French finance officials investigating tax fraud suspicions raided the Paris headquarters of American tech giant, Google.
100 tax officials reportedly forced entry into the Google offices in Paris in the early morning on May 24, 2016.
The reason for the raid was Google having been charged with owing $1.8 billion (€1.6 billion; £1.3 billion) in unpaid taxes.
“We comply with French law and are co-operating fully with the authorities to answer their questions,” stated Google after the raid.
Google is one of many large international businesses that have come under the scrutinizing eye of tax officials. Many companies, it is alleged, have been minimizing their tax bills by using what is tantamount to state aid from different European countries.
In the case of Google, specifically, they are accused of paying taxes in the Republic of Ireland when sales are made in the United Kingdom. In January, 2016, Google inked a deal with the United Kingdom and its tax authorities to pay an extra £130 million in taxes from a period beginning in 2005.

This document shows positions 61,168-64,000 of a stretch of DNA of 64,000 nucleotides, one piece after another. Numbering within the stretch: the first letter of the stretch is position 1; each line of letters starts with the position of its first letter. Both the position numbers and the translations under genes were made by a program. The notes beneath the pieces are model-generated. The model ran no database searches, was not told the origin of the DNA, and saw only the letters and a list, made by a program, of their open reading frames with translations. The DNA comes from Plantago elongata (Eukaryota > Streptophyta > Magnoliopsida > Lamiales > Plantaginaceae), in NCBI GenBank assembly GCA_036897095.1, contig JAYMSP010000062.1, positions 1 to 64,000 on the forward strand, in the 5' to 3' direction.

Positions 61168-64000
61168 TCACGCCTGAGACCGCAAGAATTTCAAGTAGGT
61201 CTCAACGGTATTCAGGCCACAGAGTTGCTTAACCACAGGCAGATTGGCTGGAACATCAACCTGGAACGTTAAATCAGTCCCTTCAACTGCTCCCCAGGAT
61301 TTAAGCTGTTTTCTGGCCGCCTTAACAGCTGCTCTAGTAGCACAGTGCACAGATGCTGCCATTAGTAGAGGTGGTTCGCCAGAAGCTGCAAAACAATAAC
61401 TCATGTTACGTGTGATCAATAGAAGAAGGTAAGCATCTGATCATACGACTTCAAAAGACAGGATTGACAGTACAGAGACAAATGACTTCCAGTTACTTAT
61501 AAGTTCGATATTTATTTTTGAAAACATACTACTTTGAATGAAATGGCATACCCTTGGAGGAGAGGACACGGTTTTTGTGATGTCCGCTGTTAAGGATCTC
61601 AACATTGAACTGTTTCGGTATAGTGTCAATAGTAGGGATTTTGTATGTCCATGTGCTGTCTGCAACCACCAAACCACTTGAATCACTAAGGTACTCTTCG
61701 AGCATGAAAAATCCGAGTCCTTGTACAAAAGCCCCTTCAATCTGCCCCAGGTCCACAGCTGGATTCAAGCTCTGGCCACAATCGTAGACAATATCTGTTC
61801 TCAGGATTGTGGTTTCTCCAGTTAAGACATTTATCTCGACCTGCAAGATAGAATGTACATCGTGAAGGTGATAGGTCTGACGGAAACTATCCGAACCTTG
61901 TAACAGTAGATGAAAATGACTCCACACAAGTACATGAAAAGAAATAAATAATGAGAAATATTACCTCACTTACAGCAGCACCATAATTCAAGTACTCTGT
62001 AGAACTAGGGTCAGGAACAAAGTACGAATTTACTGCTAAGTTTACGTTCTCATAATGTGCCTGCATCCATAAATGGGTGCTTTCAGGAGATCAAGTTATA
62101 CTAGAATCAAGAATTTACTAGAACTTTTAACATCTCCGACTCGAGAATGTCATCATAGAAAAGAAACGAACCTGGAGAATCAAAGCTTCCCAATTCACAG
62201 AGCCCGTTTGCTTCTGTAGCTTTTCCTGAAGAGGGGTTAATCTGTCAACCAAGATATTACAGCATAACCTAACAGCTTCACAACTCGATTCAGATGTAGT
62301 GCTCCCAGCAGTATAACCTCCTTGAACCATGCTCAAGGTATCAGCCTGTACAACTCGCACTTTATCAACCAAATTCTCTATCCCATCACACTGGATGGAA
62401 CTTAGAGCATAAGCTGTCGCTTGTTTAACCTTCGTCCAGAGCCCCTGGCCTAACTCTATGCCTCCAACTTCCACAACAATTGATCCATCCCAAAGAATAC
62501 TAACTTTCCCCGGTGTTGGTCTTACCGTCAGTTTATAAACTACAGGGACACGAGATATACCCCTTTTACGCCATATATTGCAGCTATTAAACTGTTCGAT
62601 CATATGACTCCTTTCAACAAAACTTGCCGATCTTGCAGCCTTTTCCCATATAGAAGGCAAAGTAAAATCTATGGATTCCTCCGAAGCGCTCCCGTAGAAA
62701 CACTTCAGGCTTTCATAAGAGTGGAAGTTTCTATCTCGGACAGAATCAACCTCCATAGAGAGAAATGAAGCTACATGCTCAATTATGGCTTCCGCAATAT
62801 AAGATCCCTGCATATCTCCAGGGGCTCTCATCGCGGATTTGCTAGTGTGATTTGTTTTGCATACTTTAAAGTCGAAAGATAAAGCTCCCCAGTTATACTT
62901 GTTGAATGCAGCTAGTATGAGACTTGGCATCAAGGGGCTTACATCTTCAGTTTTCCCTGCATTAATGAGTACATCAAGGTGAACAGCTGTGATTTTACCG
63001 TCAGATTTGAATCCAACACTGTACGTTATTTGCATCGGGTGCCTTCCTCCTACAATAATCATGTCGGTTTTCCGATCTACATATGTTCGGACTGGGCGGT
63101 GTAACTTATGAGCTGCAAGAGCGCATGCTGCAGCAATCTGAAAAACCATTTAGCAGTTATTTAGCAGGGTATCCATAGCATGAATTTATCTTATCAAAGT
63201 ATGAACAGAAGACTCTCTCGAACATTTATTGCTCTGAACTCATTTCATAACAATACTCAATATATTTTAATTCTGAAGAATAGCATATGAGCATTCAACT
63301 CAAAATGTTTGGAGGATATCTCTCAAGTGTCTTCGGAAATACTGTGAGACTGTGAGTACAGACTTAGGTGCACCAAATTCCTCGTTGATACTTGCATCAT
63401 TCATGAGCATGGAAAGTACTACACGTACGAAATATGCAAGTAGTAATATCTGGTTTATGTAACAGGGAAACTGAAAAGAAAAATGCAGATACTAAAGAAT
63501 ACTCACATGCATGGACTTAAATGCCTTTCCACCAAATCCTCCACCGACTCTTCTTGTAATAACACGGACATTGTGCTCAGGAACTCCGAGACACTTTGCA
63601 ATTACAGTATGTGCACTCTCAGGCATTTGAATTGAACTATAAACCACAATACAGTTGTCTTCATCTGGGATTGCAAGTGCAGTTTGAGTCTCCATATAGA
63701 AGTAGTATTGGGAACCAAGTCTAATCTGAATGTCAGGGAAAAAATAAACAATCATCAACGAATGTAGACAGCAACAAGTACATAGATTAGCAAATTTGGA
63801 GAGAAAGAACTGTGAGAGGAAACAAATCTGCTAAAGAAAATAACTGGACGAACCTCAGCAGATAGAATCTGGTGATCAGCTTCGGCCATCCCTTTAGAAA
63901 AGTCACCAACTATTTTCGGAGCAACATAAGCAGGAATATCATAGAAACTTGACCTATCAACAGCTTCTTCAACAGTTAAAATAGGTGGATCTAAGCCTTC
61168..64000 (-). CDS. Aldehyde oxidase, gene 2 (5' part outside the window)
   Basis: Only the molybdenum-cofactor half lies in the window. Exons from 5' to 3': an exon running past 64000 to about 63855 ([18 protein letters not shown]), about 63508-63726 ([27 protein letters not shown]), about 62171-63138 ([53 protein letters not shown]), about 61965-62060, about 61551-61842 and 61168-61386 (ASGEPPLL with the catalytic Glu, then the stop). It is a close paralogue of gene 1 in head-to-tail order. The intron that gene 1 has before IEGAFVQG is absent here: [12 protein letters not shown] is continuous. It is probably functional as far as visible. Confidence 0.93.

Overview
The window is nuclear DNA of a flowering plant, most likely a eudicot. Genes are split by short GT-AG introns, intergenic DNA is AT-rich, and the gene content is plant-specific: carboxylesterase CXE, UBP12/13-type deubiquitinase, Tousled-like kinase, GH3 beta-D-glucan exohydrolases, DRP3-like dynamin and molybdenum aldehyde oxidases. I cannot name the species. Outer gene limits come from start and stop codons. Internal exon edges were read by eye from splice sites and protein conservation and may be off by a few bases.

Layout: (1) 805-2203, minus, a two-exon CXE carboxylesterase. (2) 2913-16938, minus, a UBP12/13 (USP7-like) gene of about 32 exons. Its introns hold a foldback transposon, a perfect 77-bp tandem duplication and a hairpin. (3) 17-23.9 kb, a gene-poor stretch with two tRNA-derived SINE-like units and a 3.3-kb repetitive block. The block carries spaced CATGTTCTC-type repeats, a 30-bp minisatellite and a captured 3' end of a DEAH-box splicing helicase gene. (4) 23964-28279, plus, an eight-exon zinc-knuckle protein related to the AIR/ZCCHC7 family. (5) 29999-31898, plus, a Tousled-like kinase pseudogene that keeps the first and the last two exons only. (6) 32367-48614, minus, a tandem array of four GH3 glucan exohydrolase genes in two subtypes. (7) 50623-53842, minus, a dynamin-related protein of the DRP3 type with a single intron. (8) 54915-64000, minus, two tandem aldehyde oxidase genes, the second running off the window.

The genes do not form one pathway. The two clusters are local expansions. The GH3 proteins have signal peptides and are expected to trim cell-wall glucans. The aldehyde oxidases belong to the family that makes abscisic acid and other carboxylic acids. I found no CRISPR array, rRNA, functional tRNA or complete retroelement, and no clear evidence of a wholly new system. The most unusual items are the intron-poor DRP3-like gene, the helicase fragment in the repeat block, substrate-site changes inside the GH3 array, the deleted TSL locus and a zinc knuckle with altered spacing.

The deal was met with disapproval because of the small amount agreed to by the tax officials for such large perceived grosses for Google.
“[The deal between Google and UK tax officials] seems disproportionately small,” responded The United Kingdom Public Accounts Committee to the questionable deal.
In April, 2016, the European Union announced that it would work to force large international companies to declare publicly how much they paid in taxes in each EU country in which they did business. The businesses would also have to disclose activities in tax havens.